Health informatics is a term that illustrates the acquisition, storage, retrieval, and use of healthcare information. It promotes improved collaboration among healthcare providers and has played a critical role in today’s healthcare reform. What are the types of careers in this field?
Informatics in health care
Health informatics is an ever-developing specialized field that combines the use of patient data, computer science applications, and the expertise of health professionals. The combination of the information, technology, and professionals in the healthcare field has created a movement focused on improved safety and higher quality patient care through better management and availability of the information available.
According to the CDC, health informatics is an “interdisciplinary profession that applies mathematics, engineering, information science, and related social sciences (e.g., decision analysis) to important public health problems and processes.” It is not just an interest for the use in public health but every aspect of health care. Health informatics can be found in every hospital, ambulatory facility, clinic, and health-related organization. This field has become an increasingly important part of the management of patient care. So, let’s look at some of the different disciplines within this multidisciplinary academic field.
Public Health – information is a required resource in public health. It serves as the initial step in large-scale assessments of diseases (chronic or infectious). Informatics in areas of public health includes surveillance, reporting, and health promotion. Medical professionals need information as a resource. However, obtaining or interpreting the necessary data can be problematic. Informatics can often function effectively as a source for practitioners by interpreting the data, turning it into useful information, and presenting it in a language that is easily understood.
Clinical– Individuals working in the field of clinical informatics use what they know about patient care along with their understanding of informatics to determine needs of health care professionals and patients. Many times, they play a vital role in changing and developing clinical information systems, provide support for clinicians before and after implementation, and then evaluate the effectiveness of that system in meeting the clinical needs or the organization.
Research– the use of informatics to enable health and biomedical research. This increasingly emphasizes translational research, which looks to speed up the use of research findings from the bench to inpatient settings and ultimately into primary clinical practice.
Imaging– informatics with a focus on imaging. This includes the use of picture archiving and communication systems (PACS) to store and retrieve images in different health care settings. This area of informatics has exploded since the inception of electronic health records (EHR), and the 2015 government mandate that all doctors and hospitals participating in Medicare must use EHRs. In our complex healthcare system, electronic imaging provides clinicians with immediate access to medical images. This is important because it saves valuable time, allows for timely medical decisions, reduces duplication of services, and lowers costs.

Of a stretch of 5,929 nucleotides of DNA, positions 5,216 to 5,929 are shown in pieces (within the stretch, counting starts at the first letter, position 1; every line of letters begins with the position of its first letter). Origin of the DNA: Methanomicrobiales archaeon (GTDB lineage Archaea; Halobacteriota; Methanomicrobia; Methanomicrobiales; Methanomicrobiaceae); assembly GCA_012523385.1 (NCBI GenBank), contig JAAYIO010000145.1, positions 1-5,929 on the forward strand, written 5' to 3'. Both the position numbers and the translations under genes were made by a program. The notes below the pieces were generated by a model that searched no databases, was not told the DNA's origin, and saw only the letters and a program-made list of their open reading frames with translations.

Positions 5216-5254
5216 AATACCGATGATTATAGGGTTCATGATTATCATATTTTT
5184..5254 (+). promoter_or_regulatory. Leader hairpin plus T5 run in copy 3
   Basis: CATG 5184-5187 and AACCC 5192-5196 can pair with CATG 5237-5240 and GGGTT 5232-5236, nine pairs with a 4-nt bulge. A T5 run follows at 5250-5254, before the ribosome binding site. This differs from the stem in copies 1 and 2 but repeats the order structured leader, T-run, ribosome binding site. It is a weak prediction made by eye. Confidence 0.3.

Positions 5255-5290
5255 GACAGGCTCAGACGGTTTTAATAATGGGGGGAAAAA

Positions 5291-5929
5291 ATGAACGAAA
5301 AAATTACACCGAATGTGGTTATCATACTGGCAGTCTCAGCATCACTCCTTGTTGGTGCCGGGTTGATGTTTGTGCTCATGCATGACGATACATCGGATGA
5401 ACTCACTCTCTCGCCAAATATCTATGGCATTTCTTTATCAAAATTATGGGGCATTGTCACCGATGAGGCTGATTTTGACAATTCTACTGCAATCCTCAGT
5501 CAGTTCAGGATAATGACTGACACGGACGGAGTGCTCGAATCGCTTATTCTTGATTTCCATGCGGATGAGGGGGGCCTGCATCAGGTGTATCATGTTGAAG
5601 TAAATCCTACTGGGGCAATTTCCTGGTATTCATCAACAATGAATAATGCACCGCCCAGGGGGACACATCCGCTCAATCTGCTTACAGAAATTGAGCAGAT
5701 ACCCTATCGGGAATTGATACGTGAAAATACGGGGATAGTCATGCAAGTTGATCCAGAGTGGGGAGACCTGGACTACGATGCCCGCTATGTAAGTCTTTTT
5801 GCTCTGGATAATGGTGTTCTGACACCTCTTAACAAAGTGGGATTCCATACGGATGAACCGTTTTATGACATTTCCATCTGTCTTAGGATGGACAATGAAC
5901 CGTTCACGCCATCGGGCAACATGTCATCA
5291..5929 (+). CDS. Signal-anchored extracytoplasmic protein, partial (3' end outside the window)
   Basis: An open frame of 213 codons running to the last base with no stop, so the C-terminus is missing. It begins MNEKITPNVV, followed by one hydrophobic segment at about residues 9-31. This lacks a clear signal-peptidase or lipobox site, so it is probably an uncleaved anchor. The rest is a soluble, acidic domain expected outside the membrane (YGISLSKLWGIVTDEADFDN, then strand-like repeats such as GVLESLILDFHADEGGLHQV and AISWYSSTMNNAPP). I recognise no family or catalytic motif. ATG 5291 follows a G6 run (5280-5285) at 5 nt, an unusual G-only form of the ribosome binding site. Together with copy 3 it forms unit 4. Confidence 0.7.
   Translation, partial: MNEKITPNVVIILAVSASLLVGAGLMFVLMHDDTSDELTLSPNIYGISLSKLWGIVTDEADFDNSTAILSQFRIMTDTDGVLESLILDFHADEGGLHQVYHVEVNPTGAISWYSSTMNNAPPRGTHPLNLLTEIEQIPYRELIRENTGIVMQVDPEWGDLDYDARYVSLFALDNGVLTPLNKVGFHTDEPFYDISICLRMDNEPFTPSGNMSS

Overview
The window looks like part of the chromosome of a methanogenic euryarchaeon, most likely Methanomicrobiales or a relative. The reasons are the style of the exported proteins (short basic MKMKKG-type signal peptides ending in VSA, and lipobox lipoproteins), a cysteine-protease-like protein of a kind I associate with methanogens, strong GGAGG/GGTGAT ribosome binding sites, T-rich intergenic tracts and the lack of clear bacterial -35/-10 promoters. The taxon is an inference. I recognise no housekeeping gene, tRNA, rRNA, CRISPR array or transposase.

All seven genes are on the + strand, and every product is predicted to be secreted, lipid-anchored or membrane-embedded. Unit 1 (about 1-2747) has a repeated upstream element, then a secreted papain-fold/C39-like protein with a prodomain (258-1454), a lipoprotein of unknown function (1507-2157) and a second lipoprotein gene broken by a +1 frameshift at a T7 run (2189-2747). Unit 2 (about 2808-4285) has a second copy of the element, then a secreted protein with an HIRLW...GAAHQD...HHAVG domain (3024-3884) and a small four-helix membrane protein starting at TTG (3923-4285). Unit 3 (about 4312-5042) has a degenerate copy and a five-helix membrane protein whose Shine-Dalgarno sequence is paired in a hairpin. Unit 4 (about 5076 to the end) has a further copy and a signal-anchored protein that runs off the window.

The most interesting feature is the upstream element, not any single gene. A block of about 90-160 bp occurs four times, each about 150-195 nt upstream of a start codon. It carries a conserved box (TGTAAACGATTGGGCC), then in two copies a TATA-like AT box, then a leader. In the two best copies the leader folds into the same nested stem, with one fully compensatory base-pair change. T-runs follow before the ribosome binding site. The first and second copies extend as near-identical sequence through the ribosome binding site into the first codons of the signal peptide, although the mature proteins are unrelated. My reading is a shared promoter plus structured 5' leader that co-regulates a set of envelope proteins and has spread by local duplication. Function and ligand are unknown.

Biomedical– often examines and gives support to reasoning, modeling, simulation, experimentation, and translation. People working in biomedical informatics, do this by working with numerous biological systems, connecting scientific and clinical research, medical practice, and healthcare enterprise. These individuals are responsible for designing and implementing novel quantitative and computational methods that can be used to solve challenging issues across the full spectrum of biology and medicine.
Consumer Health– this field is devoted to informatics from the perspective of the consumer. Since the implementation of information systems designed primarily for healthcare professionals, there has been a push to develop systems that can directly reach consumers and patients through computers and mobile devices. This branch of medical informatics analyses the consumers’ needs for information. Individuals do this by studying and implementing methods for making information accessible to all consumers. They frequently look for ways of modeling and integrating consumer preferences into existing medical information systems.
Business– this area of healthcare informatics is more directly related to the systems that are used to gather, house, and protect patient and medical information. Individuals in this field, work across the disciplines of business, technology, and the practice of medicine. Though these professionals work with the healthcare profession, their duties are predominantly IT related.
The careers in health informatics are located at an intersection where healthcare and technology meet. This field is where skills in both the health and computer sciences join to enhance patient and general healthcare outcomes. Professionals in this multidiscipline field can draw on their expertise from both disciplines to put technology to its most significant use for patient care in inpatient and outpatient clinical settings and research.
Master of Science (M.S.), Complementary Alternative Medicine| American College of Healthcare Sciences
Master of Science (M.S.), Nursing| Yale University
Bachelor of Science (B.S.), Microbiology| Hampshire College
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